Why Liverpool can't afford to be reactive in the summer window
Ignoring the Virgil Van Dijk fume, ignoring Jordan Henderson’s ever lasting bruise and ignoring the civil war over FSG’s stewardship of the club, Liverpool fans can agree one one thing.
The last couple of league games were pretty damn good.
A 4-0 win in London, a 3-0 win in Anfield. Everyone was happy, even more so as the full-time blew on the season with Liverpool in the top four and back in the big time, the Champions League.
Journalists, fans and even club officials were quick to hail a successful season – and rightly so.
Also hailed, quite prominently, were the success stories of the season. However, what was striking was how opinions seemingly shifted towards who had contributed later on in the season.
‘Sturridge fires Liverpool to the top four’
‘Mignolet carries Liverpool through rough patch’
‘Reds’ defence shores up in crunch time’
These are all, to an extent, correct statements. I’m not disputing them, nor discrediting the individual players mentioned.
What is important, however, is that Liverpool don’t take such an attitude into their transfer window approach.
What I’m talking about, is a reactionist approach.
Yes, the one taken by fans on Twitter nearly every day. Liverpool signing VVD? FSG are Gods. Liverpool messed up VVD? FSG are incompetent. Obviously that’s something of an exaggeration, but you get my point.
The last season was a long one, and Liverpool fans’ opinions changed from one extreme to the other. In January, rightly or wrongly (wrongly), many wanted Emre Can out of the club. Remember that game against Sunderland? Yikes.
Jordan Henderson was, at that point, having a magnificent season if you believed the masses. Six months later, Henderson is crocked and Can is seen as a key player in Klopp’s Liverpool team. Should the rumours be true and the German be potentially on his way to Juventus, there would be riots outside the Shankly gates.
You’ll see what I’m getting at, now. Daniel Sturridge was superb against West Ham and Middlesbrough, leading people to clamour for him to stay.
Not that I’m Sturridge out, but I am of the opinion that you can’t rely on him a backup to Roberto Firmino, let alone a starter every week.
Therefore, you fall back on Divock Origi. The young Belgian had a mixed season with arguably more down’s than up’s, but did score in streaks and was a key man in Liverpool’s four game winning run in December, just after the disappointment of dropped points against Bournemouth and West Ham.
Origi had a difficult end to the season, but does that mean he isn’t a viable option off the bench for next year? Of course not, but the whole picture of his season does need to be considered as Liverpool debate whether or not to upgrade on their striking ensemble.
Adam Lallana is in the same boat. Fans of the Englishman will point to his blistering Autumn form and suggest that it’s given him a nailed down starting place next season. Those that don’t admire him in such light will make you look at his post-Christmas performances and suggest he shouldn’t have a sniff of a starting spot.
In the Winter, whilst praising Lallana for his performances I did consider that the levels sustained by him did look like an anomaly spread over his Liverpool career. He reverted back to the norm, and then below it, as the season dragged on, leading to many making him the obvious man to drop out for a Salah, etc.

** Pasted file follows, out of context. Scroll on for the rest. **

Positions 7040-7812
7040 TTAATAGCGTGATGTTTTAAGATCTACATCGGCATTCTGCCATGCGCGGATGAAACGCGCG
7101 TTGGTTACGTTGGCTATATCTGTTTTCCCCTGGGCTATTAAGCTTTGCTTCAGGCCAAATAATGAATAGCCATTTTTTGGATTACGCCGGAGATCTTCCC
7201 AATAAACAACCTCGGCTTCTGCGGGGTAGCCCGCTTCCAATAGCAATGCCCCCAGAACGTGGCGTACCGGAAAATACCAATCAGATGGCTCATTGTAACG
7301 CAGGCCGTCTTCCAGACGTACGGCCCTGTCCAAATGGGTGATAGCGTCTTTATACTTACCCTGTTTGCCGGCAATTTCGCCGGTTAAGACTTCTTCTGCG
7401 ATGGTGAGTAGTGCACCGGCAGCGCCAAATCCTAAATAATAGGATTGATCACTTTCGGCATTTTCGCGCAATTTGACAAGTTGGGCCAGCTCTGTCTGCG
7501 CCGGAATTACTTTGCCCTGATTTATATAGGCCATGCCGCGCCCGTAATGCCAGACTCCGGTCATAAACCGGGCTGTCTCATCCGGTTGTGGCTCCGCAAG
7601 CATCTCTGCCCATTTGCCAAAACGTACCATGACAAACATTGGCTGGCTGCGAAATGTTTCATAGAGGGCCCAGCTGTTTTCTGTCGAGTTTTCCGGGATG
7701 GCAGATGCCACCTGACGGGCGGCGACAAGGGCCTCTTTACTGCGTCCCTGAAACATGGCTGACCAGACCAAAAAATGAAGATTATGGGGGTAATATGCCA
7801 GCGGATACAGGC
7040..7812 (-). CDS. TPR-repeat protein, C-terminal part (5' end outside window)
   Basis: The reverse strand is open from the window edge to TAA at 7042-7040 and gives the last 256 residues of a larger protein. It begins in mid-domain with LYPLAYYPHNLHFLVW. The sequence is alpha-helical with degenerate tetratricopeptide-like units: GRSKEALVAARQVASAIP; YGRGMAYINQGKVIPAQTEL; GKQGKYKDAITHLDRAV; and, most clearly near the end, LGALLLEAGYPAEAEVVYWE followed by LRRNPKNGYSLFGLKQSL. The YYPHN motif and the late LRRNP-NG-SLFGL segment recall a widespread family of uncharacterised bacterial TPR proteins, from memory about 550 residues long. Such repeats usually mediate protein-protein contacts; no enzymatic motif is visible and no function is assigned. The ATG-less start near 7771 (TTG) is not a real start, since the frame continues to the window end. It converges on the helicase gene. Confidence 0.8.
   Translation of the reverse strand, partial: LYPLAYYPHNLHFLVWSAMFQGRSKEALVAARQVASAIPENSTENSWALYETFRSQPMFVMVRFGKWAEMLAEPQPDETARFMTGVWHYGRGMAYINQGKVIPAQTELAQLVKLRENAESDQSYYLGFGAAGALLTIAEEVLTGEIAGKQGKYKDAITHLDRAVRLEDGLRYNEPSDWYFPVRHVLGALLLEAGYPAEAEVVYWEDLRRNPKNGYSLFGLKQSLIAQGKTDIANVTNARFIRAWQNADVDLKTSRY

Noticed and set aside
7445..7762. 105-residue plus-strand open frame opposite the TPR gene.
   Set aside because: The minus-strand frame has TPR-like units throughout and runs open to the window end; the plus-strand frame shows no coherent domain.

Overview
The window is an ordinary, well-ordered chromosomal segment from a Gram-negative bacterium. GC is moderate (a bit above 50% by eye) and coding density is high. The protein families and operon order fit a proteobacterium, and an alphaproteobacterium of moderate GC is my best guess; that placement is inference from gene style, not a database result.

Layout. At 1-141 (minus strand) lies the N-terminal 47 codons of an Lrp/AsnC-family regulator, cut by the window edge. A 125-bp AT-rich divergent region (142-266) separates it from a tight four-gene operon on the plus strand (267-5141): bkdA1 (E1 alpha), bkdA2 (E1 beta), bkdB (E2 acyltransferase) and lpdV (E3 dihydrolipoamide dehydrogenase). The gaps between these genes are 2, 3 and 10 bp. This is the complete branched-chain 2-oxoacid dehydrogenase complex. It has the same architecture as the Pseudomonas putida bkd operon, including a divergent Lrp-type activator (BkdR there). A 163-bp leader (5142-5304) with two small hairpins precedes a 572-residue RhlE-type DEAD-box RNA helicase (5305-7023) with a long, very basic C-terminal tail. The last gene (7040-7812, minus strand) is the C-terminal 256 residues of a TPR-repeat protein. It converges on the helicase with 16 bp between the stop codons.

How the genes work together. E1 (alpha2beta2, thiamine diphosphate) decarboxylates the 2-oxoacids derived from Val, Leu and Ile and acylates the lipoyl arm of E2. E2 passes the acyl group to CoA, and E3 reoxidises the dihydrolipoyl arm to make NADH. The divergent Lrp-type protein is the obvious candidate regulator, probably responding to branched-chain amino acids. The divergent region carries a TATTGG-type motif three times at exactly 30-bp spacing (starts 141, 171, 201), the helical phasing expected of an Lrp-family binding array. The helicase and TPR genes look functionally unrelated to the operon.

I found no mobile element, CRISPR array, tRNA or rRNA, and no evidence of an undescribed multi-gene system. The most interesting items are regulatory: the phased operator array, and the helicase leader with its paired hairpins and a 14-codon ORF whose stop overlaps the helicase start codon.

Whilst this may be true, it’s vital that Liverpool consider his season as a whole when deciding his place next season.
Looking at his pre-Christmas form and deciding not to upgrade would be reckless, as would looking at his post-Christmas form and deciding he’s obselete. Lallana started the season as a starter who would hopefully begin the next year as a squad player if not for a huge upturn in his performances. That’s what should happen if Liverpool aren’t reactionary.
Simon Mignolet is a slightly different case, not least as he has capable alternatives on Loris Karius and Danny Ward waiting in the wings.
I was skeptical (heck, you might say reactionary) when a cluster of pieces hailing Mignolet for ‘securing his role as LFC #1’ came out in the aftermath of the Stoke and West Brom away games.
However, come the end of the season, I looked at his season as a whole and was impressed, coming to the conclusion that for the first time in his Liverpool careeer, he had delivered a season that didn’t see me crave a new goalkeeper as the temperature rose and the cricket started.
Perhaps part of that was due to Karius being there, and he should come into consideration too as Klopp organises his recruitment process.
Whilst Mignolet has, for the lack of a better phrase, ‘done enough’ for the time being, looking at him and being certain of the same level of commanding performances come August would be – you guessed it – reactionary.
Therefore, if Klopp doesn’t have full confidence in either Ward or Karius as a backup, the goalkeeping situation must be looked at.
The mistakes made this season that saw Liverpool lose out at crucial moments see issues crop up elsewhere in the squad, ignoring the goalkeeping/striking/Lallana situations covered so far.
Because Liverpool scored goals at the end of the season with Milner at left-back, do we still need the width of a left-footed left-back?
Gini Wijnaldum didn’t quite shine so brightly at the back end of the season, can he be upgraded on?
Nathaniel Clyne’s attacking performances were getting a little annoying by April weren’t they, should we dump him?
All of these are fairly valid questions, some may even be poised by those who conduct the transfer dealings that we as fans wait to keenly to hear the news of.
However, it is crucial that Klopp and his team look at the season as a whole when plotting their summer moves, in order to learn from the problems of the last 12 months.
Liverpool must not make the same mistakes. They must be proactive, not reactive.